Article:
740.0011 EW/8–343

The Chief of Staff, United States Army ( Marshall ) to the President 1


Memorandum for the President

The following is a paraphrase of a message just received from General Eisenhower:

When your first message2 was received, informing me that the Italian Government had requested the terms the Allies would impose before recognizing Rome an open city, the mission against Rome scheduled for August 3rd was cancelled. Your last message3 authorizing me to proceed with the operation came too late to return to the original plan. Arrangements are now being made to attack the railroad yards at Rome tomorrow afternoon, August 4th. We are briefing the pilots on suitable alternative targets, should it again appear desirable to cancel the mission.4 Pending the decision to recognize Rome as an open city, it may be preferable to refrain from bombing the city. It should not take the Badoglio Government long to act on the Allied conditions. These conditions should be simple, and should require the complete demilitarization of Rome and the complete cessation of all movements of troops and military supplies through the city. All factories engaged in the manufacture of munitions and military supplies, and all airdromes in the close vicinity of Rome should be closed. The designation of Rome as an open city should become effective within seven days from the time the Italian Government accepts our requirements. Whether the Italians are acting in good faith is the important question. If they are, our terms will be accepted promptly, as they will certainly be reasonable. If there is evidence of a temporizing policy on their part, and they do not act promptly, we should return to the attack whenever planes can be spared from more important targets. I fully realize all the complications and repercussions which are bound to result from operations against Rome, and for this reason, I do not intend to over-do the matter. There is no question, however, that a marked effect results from the presence of our planes over the city dropping leaflets and, when appropriate, bombs. End of Eisenhower’s message.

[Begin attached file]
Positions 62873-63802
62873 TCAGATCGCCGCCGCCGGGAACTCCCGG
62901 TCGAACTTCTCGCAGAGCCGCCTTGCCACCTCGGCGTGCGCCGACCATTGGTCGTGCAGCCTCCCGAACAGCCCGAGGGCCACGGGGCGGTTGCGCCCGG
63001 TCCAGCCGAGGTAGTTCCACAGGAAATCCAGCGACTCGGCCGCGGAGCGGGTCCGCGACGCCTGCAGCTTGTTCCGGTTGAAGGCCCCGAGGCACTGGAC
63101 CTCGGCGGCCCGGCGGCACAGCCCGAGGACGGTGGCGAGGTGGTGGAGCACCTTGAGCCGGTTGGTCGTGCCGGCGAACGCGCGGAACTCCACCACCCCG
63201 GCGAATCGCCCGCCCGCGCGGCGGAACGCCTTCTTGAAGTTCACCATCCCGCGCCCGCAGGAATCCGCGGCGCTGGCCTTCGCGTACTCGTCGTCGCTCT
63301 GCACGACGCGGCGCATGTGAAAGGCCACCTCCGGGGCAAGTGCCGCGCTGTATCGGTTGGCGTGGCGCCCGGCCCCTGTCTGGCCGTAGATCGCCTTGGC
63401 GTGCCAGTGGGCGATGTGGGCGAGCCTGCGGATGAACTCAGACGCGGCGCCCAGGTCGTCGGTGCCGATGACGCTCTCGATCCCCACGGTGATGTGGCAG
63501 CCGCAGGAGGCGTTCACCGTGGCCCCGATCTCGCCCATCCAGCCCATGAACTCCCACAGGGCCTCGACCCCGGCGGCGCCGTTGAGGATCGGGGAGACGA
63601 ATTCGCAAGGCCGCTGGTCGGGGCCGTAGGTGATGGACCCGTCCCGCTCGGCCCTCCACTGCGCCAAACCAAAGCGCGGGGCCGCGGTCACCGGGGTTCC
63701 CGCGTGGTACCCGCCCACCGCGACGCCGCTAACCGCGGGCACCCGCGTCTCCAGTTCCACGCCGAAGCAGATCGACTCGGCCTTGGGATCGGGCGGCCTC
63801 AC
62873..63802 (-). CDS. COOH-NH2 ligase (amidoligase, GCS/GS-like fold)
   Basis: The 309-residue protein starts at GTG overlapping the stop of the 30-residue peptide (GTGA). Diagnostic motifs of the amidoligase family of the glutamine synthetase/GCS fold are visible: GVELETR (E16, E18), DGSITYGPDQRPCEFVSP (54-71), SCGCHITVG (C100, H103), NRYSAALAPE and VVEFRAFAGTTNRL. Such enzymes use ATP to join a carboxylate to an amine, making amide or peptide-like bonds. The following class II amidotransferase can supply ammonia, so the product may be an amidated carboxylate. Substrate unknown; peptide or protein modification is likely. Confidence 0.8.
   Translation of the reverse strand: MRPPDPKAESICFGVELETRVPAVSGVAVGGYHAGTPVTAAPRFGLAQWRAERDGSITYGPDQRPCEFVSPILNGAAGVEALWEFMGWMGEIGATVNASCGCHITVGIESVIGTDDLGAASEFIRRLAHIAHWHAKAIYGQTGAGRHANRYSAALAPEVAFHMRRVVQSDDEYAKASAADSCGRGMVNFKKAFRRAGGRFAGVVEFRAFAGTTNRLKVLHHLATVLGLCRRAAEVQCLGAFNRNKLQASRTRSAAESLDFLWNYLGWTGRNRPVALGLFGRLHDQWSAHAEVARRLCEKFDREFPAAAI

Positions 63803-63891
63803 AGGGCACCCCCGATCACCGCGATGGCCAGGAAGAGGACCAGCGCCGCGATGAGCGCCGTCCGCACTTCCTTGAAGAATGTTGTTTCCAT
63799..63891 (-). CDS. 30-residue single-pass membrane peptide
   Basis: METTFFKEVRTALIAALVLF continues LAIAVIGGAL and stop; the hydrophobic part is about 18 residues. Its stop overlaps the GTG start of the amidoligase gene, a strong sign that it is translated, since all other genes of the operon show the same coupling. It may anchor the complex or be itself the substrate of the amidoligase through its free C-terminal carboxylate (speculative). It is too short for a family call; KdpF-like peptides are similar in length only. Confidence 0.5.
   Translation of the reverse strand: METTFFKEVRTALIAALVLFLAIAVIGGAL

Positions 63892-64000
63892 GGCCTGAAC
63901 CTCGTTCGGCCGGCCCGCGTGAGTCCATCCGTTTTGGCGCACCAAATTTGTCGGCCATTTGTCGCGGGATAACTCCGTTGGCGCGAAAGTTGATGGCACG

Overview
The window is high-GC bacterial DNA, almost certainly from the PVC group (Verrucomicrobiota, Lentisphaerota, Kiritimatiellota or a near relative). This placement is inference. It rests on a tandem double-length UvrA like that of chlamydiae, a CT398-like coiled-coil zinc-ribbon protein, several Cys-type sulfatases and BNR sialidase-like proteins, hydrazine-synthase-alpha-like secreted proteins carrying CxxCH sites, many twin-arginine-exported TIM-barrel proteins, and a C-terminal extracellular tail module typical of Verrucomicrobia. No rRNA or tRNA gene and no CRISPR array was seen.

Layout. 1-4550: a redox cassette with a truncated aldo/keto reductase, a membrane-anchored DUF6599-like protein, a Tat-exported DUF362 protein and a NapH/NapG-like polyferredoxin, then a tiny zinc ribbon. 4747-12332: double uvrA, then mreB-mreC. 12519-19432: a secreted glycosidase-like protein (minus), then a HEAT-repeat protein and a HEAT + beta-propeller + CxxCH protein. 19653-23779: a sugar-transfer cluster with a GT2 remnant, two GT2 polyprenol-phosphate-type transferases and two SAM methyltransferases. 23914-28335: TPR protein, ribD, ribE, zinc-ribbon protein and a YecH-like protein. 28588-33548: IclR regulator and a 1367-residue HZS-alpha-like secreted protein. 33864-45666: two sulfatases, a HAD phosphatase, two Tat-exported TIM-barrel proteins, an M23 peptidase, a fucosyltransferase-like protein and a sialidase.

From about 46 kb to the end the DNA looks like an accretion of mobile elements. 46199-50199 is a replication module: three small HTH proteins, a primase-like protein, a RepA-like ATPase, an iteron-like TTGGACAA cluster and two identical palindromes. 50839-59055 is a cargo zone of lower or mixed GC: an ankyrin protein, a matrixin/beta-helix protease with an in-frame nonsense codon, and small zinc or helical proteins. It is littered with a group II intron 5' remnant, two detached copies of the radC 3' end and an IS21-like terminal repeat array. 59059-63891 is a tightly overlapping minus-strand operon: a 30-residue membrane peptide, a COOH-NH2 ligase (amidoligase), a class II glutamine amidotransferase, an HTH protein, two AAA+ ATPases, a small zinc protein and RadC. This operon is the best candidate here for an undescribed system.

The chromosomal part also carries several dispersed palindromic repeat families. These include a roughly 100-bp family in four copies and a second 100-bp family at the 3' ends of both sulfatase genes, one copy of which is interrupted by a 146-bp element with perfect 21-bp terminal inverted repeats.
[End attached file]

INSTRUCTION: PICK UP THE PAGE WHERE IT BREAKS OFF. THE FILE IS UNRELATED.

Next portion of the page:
We understand that the Secretary of State dispatched to you last night the conditions we propose the Italian Government be required [Page 550] to meet before recognizing Rome as an open city.5 Until we receive your approval to these proposed terms and they are coordinated with the British, nothing can be sent to the Italian Government.

[G C Marshall]

Chief of Staff
  1. Printed from an information copy sent to Hull on August 3, 1943, by the Secretary of the Joint Chiefs of Staff (Deane). The memorandum was presumably telegraphed to Roosevelt, who was then at Birch Island, by the White House Map Room. Cf. Eisenhower Papers, p. 1310.
  2. Ante, p. 528.
  3. Ante, p. 530.
  4. The mission planned for August 4, 1943, was canceled because of bad weather in the vicinity of Rome. See Garland and Smyth, p. 279; Eisenhower Papers, p. 1313.
  5. See ante, p. 530.